Mossmorran in spotlight after major ‘unplanned’ flaring sparks backlash

It has been revealed that a significant flaring at Mossmorran last night was not scheduled.

By Allan Crow
Friday, 14th February 2020, 5:17 pm
Flaring at Mossmorran (Pic: Cllr Darren Watt)
Flaring at Mossmorran (Pic: Cllr Darren Watt)

Environmental agency SEPA said it lasted nearly four hours – and was the result of a problem in the process units and reduced capacity of ground flares.

The skies across Fife were lit up so bright, the flare could be seen from miles away in Dundee and Edinburgh.

Fife Ethylene Plant was de-commissioned in August for repairs after two explosions in boilers, and it has yet to confirm a date for re-starting.

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Recent work has been on-going to bring the plant back on stream.

The Scottish Environment Protection Agency said the flaring last night did not breach air quality standards, but social media was awash with complaints from residents who were critical of the noise and vibration it caused.

SEPA said it understood those concerns and would review the incident.

It said it was “a reminder of why short and medium term solutions are critical to addressing ‘unacceptable flaring.”

The agency understands the restart is likely to continue into the weekend and it advised it will continue daily regulatory updates.

The agency, which had regulatory, noise and air monitoring capabilities deployed across the incident, said it heard clearly the level of community anxiety.

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Chris Dailly, SEPA’s head of environmental performance, said: “We think it’s important to be clear on the causes of the flaring in the final stage of this restart.

“We know people also want information on our monitoring. Since last year SEPA has had monitoring points around the site. Initial data suggests that whilst clearly there was elevated flaring, there was no breach of UK Air Quality Standard.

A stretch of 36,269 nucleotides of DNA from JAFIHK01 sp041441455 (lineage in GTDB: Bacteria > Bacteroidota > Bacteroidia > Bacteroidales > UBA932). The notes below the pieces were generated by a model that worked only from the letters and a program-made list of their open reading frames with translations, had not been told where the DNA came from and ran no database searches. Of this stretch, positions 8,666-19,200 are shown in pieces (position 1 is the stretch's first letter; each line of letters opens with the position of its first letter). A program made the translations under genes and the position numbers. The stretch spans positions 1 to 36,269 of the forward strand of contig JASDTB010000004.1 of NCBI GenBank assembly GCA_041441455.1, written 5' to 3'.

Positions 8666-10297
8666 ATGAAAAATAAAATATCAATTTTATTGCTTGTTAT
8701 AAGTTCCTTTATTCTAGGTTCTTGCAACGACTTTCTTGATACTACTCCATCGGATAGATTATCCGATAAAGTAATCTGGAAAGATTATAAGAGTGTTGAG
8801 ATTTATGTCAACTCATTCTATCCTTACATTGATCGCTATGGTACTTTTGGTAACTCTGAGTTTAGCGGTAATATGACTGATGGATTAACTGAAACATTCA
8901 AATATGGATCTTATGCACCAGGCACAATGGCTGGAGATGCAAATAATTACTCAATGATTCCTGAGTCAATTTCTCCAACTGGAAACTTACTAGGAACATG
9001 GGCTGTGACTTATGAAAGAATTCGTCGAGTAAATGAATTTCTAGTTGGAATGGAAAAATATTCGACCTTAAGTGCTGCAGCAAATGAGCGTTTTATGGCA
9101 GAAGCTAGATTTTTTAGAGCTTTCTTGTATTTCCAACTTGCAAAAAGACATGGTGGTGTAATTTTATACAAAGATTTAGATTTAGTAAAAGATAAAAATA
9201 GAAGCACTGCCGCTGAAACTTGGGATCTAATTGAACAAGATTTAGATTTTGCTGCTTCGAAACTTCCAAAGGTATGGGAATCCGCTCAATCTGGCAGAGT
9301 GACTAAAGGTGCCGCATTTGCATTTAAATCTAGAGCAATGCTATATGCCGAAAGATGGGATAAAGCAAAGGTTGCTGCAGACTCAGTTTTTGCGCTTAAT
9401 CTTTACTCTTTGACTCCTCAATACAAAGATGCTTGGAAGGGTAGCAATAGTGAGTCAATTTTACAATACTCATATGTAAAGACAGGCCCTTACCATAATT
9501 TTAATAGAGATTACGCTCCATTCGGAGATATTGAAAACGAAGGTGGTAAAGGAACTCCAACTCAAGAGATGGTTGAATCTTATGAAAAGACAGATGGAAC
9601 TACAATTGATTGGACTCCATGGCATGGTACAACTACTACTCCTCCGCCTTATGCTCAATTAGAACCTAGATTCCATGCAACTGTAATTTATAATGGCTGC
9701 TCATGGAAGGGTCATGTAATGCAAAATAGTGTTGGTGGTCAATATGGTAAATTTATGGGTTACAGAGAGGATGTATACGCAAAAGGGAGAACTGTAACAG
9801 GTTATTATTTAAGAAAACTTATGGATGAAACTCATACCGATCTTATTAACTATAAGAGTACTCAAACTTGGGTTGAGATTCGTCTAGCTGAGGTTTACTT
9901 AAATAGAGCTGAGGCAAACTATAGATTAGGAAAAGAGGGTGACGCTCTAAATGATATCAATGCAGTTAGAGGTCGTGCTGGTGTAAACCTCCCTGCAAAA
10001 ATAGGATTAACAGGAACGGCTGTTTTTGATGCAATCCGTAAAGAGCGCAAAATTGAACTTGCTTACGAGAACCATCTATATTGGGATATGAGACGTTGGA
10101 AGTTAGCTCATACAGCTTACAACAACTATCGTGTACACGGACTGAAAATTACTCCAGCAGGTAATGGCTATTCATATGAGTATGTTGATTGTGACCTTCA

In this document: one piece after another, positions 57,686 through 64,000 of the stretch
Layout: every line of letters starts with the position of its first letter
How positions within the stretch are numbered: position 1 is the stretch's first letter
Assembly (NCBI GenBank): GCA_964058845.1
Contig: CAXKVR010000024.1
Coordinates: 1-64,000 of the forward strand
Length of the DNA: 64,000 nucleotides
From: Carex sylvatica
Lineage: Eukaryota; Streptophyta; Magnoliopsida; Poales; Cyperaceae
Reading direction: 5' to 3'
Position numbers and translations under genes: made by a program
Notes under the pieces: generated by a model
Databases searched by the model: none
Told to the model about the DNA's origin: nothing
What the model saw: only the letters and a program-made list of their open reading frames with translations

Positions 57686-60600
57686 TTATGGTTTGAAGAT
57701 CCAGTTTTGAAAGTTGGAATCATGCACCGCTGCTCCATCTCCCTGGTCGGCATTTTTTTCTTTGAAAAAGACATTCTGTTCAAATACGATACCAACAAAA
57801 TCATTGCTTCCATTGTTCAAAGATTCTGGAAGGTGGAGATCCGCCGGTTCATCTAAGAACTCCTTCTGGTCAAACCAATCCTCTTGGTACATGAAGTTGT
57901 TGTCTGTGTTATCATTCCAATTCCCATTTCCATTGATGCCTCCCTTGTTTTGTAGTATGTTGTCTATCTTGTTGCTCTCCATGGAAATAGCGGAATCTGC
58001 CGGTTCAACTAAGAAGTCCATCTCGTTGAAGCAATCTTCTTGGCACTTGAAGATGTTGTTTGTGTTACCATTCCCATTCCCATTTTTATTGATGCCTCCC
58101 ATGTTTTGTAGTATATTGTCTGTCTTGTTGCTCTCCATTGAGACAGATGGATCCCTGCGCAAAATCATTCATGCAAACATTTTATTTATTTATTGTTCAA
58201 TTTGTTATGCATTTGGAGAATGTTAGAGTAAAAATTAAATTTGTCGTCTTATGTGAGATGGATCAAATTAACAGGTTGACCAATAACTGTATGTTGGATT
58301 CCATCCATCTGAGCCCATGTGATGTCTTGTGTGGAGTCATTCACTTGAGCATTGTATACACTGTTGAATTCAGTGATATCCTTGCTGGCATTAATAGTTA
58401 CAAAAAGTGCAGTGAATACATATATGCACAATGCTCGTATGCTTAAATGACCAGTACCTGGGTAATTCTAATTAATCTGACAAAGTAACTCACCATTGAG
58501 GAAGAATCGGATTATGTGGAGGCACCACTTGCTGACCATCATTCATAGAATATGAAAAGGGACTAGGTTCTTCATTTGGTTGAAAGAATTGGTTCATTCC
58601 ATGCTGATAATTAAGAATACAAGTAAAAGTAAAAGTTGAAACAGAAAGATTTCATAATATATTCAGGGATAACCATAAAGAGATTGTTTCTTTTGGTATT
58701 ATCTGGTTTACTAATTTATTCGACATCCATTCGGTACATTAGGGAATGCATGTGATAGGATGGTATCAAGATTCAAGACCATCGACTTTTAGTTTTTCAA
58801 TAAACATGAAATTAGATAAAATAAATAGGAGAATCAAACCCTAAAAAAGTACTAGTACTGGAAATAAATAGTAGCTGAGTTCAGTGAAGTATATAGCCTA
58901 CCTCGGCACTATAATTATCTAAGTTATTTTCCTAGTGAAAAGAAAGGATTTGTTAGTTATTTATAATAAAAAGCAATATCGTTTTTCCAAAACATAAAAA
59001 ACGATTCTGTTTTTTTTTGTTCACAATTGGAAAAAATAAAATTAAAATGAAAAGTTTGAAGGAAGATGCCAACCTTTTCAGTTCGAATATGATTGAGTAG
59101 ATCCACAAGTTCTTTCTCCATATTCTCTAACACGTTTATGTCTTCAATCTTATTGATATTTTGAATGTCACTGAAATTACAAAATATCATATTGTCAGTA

“We publish the data we collect on a weekly basis and now some 28 detailed reports are available.

“We accept that flaring is causing people worry, anxiety and stress.

“That’s why our firm focus is on addressing the root-causes of ‘unacceptable flaring’ and making flaring an exception rather than routine, which is currently not the case. The short and medium-term investment we’re requiring the operators to make, from noise reducing flare tips in 2020 and 2021 and planning, designing then delivering new ground flare capacity will make a real difference to local communities.

“We appreciate communities want action, not words which is why we’re focused on rapid conclusion of regulatory investigation to an evidential standard and to the next steps in driving systemic change at Mossmorran. We’ll provide more information as quickly as possible and would encourage anyone impacted to report any concerns at www.sepa.org.uk/report so these are formally reviewed and considered by specialist officers.“

Mossmorran Action Group (MAG) branded ExxonMobil’s apology as worthless.

James Glen, who chairs the group, said: “Sorry” does not pacify terrified children or make up for sleepless nights or aggravated breathing conditions. Nor does it mean there will be no more extreme flaring as we saw last night.

As ever, the multinational’s PR downplays the impact, claiming that the flaring was “not unusual” and that they are doing everything they can for a safe restart with minimal flaring.

“Local communities do not trust a word Exxon says. Their health and well-being mean nothing when set against the huge profits of the oil and gas industry.”

Fife MSP, Alex Rowley, criticised the Scottish Government over its handling of Mossmorran’s long-known issues.

He said:”In 2017, Environment Secretary Roseanna Cunningham turned down my request for an independent investigation into Mossmorran, on the dubious grounds that she ‘must remain distant”’from questioning regulatory decisions made by SEPA, because ministers might have to take a role in any subsequent appeals.

“This is clearly not acceptable, Local people are living in fear due to the constant, increasing and deeply intrusive flaring from Mossmorran. People have told me how they can hear vibrations in their homes from miles away, how they can smell the smoke from the flare, and that the entire area is lit up as if under a spotlight.

“The Scottish Government cannot hide from this any longer. It must investigate what is going on, and put an end to the misery this is inflicting on many people’s live